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From Rivers To Reservoirs, Water Summit Tackles Global Crisis

Dr. Peter Gleick of the Oakland-based Pacific Institute addresses faculty, students and other guests at Pace University's third Summit on Resilience. Photo Credit: Pace University
The summit addressed a variety of challenges facing both the United States and the global community, in regards to water conservation and accessibility. Photo Credit: Pace University

PLEASANTVILLE, N.Y. -- Water has a value greater than just for cooking, consuming and cleaning. It's the lifeblood of civilization, and unfortunately, has become more scarce than ever before.

This was the picture painted by scientists and water experts at Pace University’s third Summit on Resilience, which was created to develop problem-solving strategies that address local, national and global water challenges.

“This summit was devoted to discussing one of the looming crises of the century: the challenges and conflicts surrounding water issues," said Dyson College Dean Dr. Nira Herrmann. "As an academic institution, we are proud to provide a setting where thought leaders have the opportunity to collaborate, share knowledge, bring new ideas forward, and develop potential solutions for the critical challenges we face.”

More than 100 local business leaders, policy makers, college professors and students were in attendance.

Dr. Peter Gleick, president emeritus and chief scientist of the Pacific Institute , discussed a variety of topics, including the right to water, global water-related conflicts and the challenges ahead for a new administration in regards to water policy and climate change. “We are in transition to the ‘third age of water’ – the sustainable use of water,” said Gleick. “Part of our challenge is redesigning our institutions. We need more sustainable water management and a national water policy."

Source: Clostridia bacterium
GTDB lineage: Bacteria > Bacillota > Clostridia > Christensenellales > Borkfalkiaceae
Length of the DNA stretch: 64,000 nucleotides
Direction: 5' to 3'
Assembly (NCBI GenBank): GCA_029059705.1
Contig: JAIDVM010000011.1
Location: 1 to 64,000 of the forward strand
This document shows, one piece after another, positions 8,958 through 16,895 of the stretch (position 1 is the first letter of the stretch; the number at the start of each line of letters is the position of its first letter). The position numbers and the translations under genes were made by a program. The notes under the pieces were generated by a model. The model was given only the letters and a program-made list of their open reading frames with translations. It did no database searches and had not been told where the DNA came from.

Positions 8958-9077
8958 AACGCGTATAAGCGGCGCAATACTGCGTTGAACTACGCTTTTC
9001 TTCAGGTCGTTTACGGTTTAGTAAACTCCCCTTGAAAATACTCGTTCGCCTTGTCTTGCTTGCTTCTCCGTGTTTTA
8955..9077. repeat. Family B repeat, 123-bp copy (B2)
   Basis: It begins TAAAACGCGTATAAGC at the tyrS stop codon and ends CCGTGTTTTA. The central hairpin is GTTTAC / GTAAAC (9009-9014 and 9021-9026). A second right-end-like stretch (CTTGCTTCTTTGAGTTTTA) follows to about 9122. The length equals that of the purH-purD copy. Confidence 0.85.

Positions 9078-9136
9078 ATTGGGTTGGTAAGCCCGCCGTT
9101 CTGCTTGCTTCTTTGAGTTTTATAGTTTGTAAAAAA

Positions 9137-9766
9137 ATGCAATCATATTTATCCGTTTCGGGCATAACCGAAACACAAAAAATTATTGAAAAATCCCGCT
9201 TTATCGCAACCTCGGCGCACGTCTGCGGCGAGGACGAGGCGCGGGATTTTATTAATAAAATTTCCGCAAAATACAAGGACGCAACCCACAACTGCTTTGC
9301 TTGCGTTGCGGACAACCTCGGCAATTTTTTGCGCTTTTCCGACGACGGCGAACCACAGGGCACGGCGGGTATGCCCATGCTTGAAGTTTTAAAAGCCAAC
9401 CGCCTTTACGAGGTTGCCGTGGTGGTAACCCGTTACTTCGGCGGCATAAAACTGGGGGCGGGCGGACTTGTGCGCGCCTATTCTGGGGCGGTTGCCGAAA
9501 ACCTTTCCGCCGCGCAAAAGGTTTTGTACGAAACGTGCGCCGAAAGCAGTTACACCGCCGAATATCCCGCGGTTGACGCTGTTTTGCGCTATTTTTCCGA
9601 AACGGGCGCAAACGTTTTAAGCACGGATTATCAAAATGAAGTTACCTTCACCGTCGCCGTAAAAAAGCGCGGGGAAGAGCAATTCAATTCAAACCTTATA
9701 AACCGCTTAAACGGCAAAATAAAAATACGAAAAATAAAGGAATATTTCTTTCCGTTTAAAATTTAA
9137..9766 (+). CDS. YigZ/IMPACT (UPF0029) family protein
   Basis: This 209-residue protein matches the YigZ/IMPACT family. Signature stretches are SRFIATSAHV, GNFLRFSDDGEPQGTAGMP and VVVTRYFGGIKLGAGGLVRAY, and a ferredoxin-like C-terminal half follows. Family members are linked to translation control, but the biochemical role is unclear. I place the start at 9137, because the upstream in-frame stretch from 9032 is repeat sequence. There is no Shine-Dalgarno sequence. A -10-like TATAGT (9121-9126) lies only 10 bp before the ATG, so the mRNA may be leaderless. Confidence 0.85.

In recent years, water has become a fundamental part of international diplomacy. Presenters explained how many parts of the world rely upon American innovation to bring assistance to communities lacking drinkable water. Domestically, American water issues increasingly resemble the global water crisis, and suffer from inequitable distribution, contamination, drought and more.

“There are more than 700 million people worldwide without access to clean water,” said Gleick. “In 2010, the United Nations declared a legal human right to water, but we have failed to meet the basic needs of water for every human on the planet.”

The summit's panelists included Lye Lin Heng, director of the Asia-Pacific Centre for Environmental Law; Upmanu Lall, director of the Columbia Water Center at Columbia University; and Richard L. Ottinger, dean emeritus and co-director of the Global Center for Environmental Legal Studies at Pace's Elisabeth Haub School of Law.

“It is very important to have good governance and good leaders to initiate change,” said Heng. “Citizens all must play a role. We must inform government if we are not happy.”

For complete videos of the event, click here.

Daily Voice produced this article as part of a paid Content Partnership with our advertiser, Pace University

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